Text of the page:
- Strong low pressure system initiates severe weather outbreak: Severe thunderstorm activity affected areas from the Southern Rockies to the Upper Midwest yesterday afternoon into the overnight hours. These storms produced reports of heavily clustered straight-line wind gusts, hail and tornadoes, according to the US Storm Prediction Center (SPC). Numerous wind gusts exceeded 75 mph with a handful in excess of 90 mph.
- Extremely Critical Fire Outlook Verifies: In anticipation of Wednesday’s event the National Weather Service Storm Prediction Center (SPC) issued a rare Extremely Critical Fire Weather Outlook for parts of Texas, Oklahoma, and Kansas. Extremely Critical Outlooks identify areas where the conditions of sustained winds, relative humidity, temperature, and fuel dryness are conducive to rapid fire growth and extreme fire behavior. Drought conditions in the region covered by Extremely Critical outlook vary significantly from extreme drought in parts of the Oklahoma panhandle to no drought in parts of Kansas. The issuance of an extremely critical fire weather outlook despite the variability in drought conditions in the region speaks to the severity of the meteorological conditions on Wednesday.
Early Assessment of Wind Impacts
- Weather Environment: This activity was enabled by unseasonably warm, moist and unstable air together with very robust wind shear and exceptionally strong winds aloft, ahead of a frontal system crossing the area. Thunderstorms initiated early afternoon and rapidly organized into a potent squall line, producing heavily clustered straight-line wind gusts with embedded tornadoes.
- Widespread Wind Gusts: Behind the squall line, sinking air brought exceptionally strong winds aloft to the surface, bringing numerous wind gusts in excess of 75 mph with the highest number of significant gusts reported since 2004 per the National Weather Service (NWS).
- Climatology: Such activity is very rare in December, with only a handful of dates in December producing severe thunderstorm activity in Iowa, Wisconsin and Minnesota dating back to the 1950s. Cold-season severe thunderstorm activity is usually limited to the Northern Gulf States but can penetrate further north when the storm track and associated jet stream follow a southwest to northeast orientation across the interior, which can occur more often during La Nina winters.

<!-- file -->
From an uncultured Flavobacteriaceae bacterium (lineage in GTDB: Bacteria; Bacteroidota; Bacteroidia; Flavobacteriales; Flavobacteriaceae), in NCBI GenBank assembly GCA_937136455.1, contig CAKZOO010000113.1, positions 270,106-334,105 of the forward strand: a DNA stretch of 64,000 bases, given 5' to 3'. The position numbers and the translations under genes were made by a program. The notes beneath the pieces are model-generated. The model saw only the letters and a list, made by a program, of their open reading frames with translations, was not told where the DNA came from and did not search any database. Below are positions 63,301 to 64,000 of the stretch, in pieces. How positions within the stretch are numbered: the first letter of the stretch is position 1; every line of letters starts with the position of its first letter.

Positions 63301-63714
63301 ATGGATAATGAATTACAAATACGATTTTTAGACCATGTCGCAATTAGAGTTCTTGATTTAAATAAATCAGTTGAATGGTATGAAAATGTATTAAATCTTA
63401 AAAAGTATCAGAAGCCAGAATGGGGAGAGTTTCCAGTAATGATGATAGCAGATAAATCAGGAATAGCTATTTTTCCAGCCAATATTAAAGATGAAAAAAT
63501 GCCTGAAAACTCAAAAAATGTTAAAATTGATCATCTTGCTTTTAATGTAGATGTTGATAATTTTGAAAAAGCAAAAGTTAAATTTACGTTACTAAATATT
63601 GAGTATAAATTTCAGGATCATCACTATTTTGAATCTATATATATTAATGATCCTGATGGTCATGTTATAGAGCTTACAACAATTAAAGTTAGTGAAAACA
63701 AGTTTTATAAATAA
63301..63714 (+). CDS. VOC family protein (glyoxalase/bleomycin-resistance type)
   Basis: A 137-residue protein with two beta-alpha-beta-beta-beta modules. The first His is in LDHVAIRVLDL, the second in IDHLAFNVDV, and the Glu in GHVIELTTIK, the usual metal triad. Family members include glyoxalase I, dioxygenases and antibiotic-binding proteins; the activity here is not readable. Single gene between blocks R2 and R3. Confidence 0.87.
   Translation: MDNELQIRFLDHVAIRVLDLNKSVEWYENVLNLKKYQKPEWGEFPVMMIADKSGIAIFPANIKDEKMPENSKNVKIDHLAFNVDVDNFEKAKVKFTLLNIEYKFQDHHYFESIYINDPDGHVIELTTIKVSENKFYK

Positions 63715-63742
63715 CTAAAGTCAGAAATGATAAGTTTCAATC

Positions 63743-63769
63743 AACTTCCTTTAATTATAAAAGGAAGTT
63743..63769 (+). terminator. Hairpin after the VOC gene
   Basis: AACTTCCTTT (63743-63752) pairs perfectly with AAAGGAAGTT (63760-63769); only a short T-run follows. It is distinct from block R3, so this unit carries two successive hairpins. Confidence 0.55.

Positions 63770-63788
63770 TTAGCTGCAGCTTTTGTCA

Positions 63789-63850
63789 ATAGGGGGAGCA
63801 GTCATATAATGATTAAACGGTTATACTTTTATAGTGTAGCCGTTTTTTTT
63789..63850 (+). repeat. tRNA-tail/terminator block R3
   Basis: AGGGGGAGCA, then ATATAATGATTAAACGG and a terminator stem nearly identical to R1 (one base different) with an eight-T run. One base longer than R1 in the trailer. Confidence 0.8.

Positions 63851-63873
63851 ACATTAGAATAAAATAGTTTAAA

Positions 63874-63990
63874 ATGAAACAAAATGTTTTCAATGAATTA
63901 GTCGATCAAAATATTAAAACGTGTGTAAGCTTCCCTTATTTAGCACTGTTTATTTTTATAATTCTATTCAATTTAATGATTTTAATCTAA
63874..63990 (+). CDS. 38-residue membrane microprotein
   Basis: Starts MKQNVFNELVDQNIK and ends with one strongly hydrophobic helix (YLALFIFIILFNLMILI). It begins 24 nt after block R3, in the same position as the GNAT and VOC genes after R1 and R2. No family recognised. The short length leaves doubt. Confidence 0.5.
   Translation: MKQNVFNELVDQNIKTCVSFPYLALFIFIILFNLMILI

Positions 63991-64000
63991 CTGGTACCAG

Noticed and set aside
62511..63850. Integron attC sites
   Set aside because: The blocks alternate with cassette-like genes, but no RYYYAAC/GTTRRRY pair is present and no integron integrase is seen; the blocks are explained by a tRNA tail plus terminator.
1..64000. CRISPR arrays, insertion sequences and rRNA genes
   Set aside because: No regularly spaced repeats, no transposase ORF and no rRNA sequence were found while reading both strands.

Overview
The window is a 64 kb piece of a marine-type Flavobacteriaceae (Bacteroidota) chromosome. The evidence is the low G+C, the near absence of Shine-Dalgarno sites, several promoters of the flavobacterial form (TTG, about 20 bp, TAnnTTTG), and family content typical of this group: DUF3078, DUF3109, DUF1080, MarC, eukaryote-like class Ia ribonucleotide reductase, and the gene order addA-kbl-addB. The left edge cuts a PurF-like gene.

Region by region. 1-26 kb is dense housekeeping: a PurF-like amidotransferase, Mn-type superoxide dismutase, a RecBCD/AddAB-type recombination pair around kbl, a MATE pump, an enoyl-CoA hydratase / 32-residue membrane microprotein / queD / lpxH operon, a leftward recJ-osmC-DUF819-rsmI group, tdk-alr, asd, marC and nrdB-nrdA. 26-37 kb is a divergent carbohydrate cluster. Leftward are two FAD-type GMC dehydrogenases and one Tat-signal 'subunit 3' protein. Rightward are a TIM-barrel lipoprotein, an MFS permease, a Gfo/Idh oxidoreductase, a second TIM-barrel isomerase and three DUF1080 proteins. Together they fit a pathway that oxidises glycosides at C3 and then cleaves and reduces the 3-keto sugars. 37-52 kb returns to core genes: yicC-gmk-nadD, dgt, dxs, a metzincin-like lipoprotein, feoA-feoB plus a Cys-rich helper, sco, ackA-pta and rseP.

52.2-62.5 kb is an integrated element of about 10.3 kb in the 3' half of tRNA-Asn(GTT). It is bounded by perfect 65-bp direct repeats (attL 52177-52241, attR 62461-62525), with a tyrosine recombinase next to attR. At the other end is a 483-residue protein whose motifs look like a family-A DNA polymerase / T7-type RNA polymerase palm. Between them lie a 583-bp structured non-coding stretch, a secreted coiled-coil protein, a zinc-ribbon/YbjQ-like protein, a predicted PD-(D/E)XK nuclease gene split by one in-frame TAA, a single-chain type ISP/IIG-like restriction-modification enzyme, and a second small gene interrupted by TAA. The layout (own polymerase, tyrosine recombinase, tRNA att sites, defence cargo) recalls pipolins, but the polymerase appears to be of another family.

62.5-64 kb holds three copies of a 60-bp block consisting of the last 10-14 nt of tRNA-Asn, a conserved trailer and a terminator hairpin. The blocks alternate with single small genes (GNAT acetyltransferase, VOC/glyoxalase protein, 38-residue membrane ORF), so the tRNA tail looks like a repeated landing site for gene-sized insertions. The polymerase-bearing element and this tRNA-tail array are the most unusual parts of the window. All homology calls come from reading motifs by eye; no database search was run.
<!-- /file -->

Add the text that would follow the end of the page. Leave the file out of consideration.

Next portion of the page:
- Initial Damage Reports: Initial SPC damage reports indicate widespread power outages affecting over 400,000 according to media reports. Downed trees were also widespread along with light to moderate property damage, primarily to roof and siding materials together with tree damage. Wind impacts were more severe for older structures and outbuildings. Catastrophic structural failure was reported only in isolated cases per initial SPC reports. Semi trailers were also overturned due to high winds, particularly on north/south oriented highways.
Early Assessment of Fire Impacts
The region covered by the extremely critical fire weather outlook is dominated by low to moderate load, dry climate, grasses and shrubs fuel types. These fuels lend themselves to high fire spread rates but moderate fire intensities due to their loading. This is not to say these fuel types cannot cause damage when ignited, they are meaningfully different than the higher load scrub and forest fuels types seen in other parts of the country. Among the most notable fire ignited on December 15 are the following:
- In the Texas panhandle the North 207 Fire is 15,000 acres as of 8 AM CST on December 16 with 30 percent containment. The fire forced the evacuation of Skellytown, Texas on Wednesday although that evacuation order is now lifted. At this time there are no reports of structure damage. Also in the Texas panhandle the Parker Creek Fire in Oldan and Hartley County was 3,500 acres as of 8 PM on December 15 CST with 45 percent of the fire perimeter contained. Forward progression of the fire has been stopped and at this time there are no reports of structure damage.
- The Cobb Fire near Guymon, Oklahoma was 10,000 acres as of 7 PM CST on December 15 according to the Oklahoma Forest Service. The fire forced the evacuation of parts of Guymon with one structure destroyed although forward progress of the fire had been stopped.
- Numerous fires broke out across Kansas with the largest located in Ellis and Russell County where initial reports indicated that several structures have been destroyed according to local news reports. At publication there was no initial estimate of fire size although large fires of greater than 100,000 acres have occurred in the region.
- The outlook for Thursday calls for windy conditions to persist for the region. However, a drop in temperatures and wind speeds will allow for increased fire suppression activity on active fires. The SPC still views southwestern Kansas and the western Oklahoma panhandle at Elevated fire weather conditions for Thursday December 16.